A Facebook special of The social web weekly: a quick-fire roundup of some of the news, announcements and conversations that have occurred throughout the week…
- Blame Zuckerberg (and Twitter) for poor SXSWi keynote. By all accounts (see Techmeme), Sarah Lacy's on-stage interview with Facebook CEO Mark Zuckerberg at South by Southwest Interactive (SXSWi) festival bombed. The biggest charge leveled at Lacy seems to be that she didn't know her audience and that she got in the way of the interview (see Daniel Terdiman's account). Having watched highlights of the Q&A and read excerpts, I'm inclined to blame Zuckerberg more than Lacy. Sure, in hindsight and perhaps with more experience of live on-stage interviewing, Lacy might have done a better job. But Zuckerberg's relentless attempts to stay on message and lack of charisma (on stage at least) is ultimately what killed it for me. However, I think another factor in the keynote's downfall was the use of Twitter as a so-called 'back channel'. With keynote attendees able to share live commentary instantly, a negative response can spread like wildfire in a profound way that is very different to what's possible without such connectivity.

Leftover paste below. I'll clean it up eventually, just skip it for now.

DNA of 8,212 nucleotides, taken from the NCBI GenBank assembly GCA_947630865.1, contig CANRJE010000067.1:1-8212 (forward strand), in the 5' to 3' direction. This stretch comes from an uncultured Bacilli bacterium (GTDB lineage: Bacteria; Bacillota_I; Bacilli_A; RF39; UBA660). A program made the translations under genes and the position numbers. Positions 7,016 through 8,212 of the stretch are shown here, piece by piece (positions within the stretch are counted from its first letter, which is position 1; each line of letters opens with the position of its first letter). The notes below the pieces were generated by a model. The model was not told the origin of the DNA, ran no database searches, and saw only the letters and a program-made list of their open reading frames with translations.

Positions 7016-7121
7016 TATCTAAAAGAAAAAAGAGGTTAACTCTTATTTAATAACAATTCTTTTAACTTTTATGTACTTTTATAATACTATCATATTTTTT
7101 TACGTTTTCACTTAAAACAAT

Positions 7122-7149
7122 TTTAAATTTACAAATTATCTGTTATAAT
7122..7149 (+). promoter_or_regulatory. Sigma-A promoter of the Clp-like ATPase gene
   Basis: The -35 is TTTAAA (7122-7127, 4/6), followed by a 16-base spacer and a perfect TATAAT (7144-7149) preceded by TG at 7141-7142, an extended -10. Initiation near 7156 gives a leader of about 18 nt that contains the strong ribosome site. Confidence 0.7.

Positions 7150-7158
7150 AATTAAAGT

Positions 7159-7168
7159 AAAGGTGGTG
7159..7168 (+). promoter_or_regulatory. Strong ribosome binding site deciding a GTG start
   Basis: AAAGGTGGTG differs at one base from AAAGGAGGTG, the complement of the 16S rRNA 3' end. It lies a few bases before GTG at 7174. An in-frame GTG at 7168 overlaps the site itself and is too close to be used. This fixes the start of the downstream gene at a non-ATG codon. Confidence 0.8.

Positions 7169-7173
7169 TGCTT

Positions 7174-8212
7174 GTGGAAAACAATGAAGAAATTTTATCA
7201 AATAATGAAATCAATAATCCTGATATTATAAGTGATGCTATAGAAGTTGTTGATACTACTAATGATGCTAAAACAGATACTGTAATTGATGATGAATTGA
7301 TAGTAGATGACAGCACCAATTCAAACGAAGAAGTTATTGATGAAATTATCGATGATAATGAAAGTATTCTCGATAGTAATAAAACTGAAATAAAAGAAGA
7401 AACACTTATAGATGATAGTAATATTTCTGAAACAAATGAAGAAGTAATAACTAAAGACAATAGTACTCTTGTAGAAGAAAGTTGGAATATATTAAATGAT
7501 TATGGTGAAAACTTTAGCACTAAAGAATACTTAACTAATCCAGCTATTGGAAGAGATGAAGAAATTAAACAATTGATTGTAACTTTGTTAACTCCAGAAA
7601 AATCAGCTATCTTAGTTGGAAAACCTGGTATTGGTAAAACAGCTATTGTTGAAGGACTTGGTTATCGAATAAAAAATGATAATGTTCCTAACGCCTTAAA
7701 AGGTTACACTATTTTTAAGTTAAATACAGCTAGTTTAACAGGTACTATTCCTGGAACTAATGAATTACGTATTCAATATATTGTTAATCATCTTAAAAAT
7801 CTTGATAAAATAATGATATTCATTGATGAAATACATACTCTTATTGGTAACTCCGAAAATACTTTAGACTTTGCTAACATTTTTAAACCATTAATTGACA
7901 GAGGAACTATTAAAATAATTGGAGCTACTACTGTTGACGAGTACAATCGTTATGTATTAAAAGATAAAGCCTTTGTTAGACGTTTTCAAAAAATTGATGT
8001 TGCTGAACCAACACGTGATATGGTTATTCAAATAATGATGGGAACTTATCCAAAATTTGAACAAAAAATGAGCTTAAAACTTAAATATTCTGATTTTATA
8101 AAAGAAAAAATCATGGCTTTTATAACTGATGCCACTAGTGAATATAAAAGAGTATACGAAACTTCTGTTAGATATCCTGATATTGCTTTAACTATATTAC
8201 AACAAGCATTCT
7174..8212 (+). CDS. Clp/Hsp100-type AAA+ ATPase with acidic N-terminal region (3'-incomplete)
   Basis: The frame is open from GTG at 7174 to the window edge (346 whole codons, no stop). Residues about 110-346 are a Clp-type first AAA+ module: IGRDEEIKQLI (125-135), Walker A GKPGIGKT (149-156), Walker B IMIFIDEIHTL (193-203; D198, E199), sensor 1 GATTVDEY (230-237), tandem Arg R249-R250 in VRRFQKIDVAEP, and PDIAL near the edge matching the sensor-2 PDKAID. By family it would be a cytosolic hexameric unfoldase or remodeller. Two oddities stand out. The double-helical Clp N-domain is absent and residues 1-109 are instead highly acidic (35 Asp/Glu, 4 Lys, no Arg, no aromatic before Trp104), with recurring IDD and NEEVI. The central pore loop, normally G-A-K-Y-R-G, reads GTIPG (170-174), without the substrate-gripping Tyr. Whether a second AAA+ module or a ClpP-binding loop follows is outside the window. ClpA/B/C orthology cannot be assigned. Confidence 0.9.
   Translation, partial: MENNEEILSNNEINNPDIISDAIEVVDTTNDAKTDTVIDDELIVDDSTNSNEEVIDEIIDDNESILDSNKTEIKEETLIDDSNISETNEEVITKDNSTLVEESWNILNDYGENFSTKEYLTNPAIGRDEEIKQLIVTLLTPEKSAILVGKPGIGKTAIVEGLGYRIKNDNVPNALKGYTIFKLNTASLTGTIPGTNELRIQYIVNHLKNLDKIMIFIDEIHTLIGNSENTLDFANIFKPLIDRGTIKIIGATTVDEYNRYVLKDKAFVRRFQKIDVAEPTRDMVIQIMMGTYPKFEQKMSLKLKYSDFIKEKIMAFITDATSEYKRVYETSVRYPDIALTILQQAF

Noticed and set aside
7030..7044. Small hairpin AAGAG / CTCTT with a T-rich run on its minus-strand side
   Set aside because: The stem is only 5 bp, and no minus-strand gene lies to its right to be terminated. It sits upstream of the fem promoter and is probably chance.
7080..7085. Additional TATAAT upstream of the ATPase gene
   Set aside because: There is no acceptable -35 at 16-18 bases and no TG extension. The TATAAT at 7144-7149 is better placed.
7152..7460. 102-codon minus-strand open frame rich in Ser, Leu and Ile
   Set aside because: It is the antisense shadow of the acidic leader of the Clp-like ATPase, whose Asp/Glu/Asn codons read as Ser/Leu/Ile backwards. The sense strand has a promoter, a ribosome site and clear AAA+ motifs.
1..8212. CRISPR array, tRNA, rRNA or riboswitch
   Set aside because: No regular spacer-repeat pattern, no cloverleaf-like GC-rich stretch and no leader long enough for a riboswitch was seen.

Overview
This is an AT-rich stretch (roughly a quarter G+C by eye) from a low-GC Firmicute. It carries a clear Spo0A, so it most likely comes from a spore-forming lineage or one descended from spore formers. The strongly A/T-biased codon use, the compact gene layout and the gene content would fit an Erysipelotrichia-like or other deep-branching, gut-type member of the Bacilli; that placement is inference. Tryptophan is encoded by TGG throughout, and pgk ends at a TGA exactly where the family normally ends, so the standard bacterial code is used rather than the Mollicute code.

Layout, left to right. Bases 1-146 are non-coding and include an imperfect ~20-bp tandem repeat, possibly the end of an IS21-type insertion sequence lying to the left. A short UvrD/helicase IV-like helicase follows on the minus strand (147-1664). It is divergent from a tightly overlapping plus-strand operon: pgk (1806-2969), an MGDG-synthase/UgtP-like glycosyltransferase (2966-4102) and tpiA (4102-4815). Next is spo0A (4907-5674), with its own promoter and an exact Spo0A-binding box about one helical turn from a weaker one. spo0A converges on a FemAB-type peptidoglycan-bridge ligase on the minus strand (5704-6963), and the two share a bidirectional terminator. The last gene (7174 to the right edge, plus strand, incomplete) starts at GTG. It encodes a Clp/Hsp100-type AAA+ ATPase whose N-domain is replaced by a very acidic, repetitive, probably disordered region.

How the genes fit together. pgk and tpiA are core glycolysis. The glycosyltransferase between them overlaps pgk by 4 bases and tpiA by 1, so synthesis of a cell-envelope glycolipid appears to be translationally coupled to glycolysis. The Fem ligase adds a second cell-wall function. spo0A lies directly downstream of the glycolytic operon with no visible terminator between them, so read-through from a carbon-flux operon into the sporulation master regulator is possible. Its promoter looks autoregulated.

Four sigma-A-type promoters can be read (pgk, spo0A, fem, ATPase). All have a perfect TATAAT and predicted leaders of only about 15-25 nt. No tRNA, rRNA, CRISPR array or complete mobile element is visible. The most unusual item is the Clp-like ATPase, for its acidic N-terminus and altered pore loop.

- Parents joining Facebook. The Washington Post has a fun article looking at the implications of parents who join Facebook. The story notes that since Facebook opened up beyond students so that anybody could join, parents have started to invade the site. As a result, a number of Facebook groups have been formed to share tactics on how to stop parents from spying, better use of the site's granular privacy controls, and parent/child Facebook etiquette!
- Paramount movies go viral. Paramount Pictures has become the first major studio to make clips from thousands of its movies on Facebook, reports the AP. In conjunction with Los Angeles-based developer FanRocket, Paramount have launched the VooZoo application that gives Facebook users access to footage from thousands of movies, ranging from "Chinatown" to "Forrest Gump," to share with others on the popular social networking site. The idea is to enable users to "relive the moment", according to Paramount senior vice president of entertainment Derek Broes, while at the same time pushing DVD sales (not downloads).